Katelyn and I in front of the Hotel de Ville, where we had champagne with the Mayor, sort of.

After a bit of a photo-shoot, we went and had champagne with the mayor (translate: drank champagne in the same room as the mayor, with 100 other people).

The inside, it was incredible.

The dress and I then got kabobs with all the new people we met (the go-to cheapo food of Tours. These had banana sauce and fries on top. YUM.), then went and had beer by the river, and danced a bit at the Loire Bar.

It was magical. Just like my dress.

Getting Lost

So the other day we set out to find the antique market. After about 5 miles of trudging through the city, we discovered that we were hopelessly lost an nowhere near said market (not that we knew where the market was or where we were or the proximity of the two, we were just plain lost.) However, just as we were about to give up and take the next bus to somewhere we recognized, we turned a corner and ran straight into the FREE botanical gardens, complete with petting zoo.

The meanest animal there!

The national bird of France!

My favorite. Check out that beard!

Self timer, ftw.

Important note: this getting lost was not my doing as I was nowhere near the map. Hard to believe, but totally true.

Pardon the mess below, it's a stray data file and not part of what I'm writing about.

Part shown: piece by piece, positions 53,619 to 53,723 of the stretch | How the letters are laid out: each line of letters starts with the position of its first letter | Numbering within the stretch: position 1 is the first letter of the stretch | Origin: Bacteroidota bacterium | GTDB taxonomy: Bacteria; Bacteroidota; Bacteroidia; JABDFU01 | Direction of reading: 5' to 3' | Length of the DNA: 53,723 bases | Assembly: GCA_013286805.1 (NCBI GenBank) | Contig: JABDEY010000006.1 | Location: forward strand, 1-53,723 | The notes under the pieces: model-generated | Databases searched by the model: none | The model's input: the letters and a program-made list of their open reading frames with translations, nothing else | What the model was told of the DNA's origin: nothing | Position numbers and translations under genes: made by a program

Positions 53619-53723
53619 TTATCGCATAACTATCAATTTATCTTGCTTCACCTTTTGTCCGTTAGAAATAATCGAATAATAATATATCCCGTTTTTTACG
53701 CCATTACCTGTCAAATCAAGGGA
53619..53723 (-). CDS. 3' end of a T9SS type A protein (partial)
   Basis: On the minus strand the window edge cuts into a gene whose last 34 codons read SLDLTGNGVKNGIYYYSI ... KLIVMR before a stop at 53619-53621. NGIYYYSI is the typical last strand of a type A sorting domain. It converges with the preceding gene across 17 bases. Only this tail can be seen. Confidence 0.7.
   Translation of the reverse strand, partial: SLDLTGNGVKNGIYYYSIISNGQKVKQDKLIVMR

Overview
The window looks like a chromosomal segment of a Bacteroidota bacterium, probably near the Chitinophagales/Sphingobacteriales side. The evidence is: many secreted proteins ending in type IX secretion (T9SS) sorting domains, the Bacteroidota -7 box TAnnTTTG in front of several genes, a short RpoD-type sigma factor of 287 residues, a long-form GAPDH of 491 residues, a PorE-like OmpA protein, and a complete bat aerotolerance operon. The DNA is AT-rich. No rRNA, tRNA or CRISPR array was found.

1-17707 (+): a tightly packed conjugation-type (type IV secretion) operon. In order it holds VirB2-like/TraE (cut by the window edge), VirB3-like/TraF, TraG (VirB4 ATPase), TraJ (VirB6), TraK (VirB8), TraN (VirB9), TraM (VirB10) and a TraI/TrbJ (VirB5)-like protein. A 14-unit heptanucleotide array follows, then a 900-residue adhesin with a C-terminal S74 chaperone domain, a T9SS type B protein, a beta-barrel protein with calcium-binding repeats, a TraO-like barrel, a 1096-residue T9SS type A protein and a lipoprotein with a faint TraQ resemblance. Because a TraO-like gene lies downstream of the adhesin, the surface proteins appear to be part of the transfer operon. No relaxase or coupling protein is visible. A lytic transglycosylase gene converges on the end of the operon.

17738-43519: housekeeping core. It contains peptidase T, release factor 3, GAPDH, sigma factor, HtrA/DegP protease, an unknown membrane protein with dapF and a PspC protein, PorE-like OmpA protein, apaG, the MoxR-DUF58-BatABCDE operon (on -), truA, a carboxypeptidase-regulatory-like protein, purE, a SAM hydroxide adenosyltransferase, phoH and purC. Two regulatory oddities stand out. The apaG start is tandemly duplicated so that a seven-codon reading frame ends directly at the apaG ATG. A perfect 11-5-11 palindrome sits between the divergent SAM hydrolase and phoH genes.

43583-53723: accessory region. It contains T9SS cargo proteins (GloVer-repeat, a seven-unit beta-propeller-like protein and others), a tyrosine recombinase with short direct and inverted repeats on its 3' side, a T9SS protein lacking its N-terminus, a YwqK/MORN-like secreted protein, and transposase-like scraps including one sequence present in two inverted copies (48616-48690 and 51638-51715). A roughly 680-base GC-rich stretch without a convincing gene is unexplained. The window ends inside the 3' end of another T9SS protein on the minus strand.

The Cinema and My Iron Hips

View from the cafe, a group of men on the main street in the afternoon enjoying conversation and a beer. The French know how to live, y'all.

I have baby makin’ hips. I know this, I appreciate this (or will, supposedly, someday), I embrace this. What I didn’t know? Not only do my hips not lie, they could be alternatively used as a lethal weapon.

The cool cinema at which I am now a card holding member. 11E for a year of 3E movies PLUS a photo I.D.? I believe I will.

Here’s the story: my friends and I decided to see a French movie last night at the most amazing little French cinema (at which I am now a member, see official card complete with picture below), and we wandered over to see what was playing, etc. After we picked a movie, we headed back to the restaurant area to grab some food and waste some time. Since I am extremely observant (ahem, easily distracted), I wandered through a small parking lot to catch a better glimpse of a courtyard I saw, but as I was running back to catch up, the corner of my hip bone made contact with a (may I say, quite beaten up ALREADY) car, and broke a bit of the tail light off. Once again, MY HIP BROKE THE CAR. May I say, events like this don’t do much for one’s self esteem, especially when one has been consuming her fair share of France’s yummy pastries. There was no one on the street, and I don’t believe the owner would even notice, but still. And, as any good friends would do, mine took every opportunity to remind me of said (mis)adventure. All in the name of “making sure I never do it again.” At least I know now that if someone tries to attack me on the street, I’ll just stick my iron hips on them and they won’t stand a chance.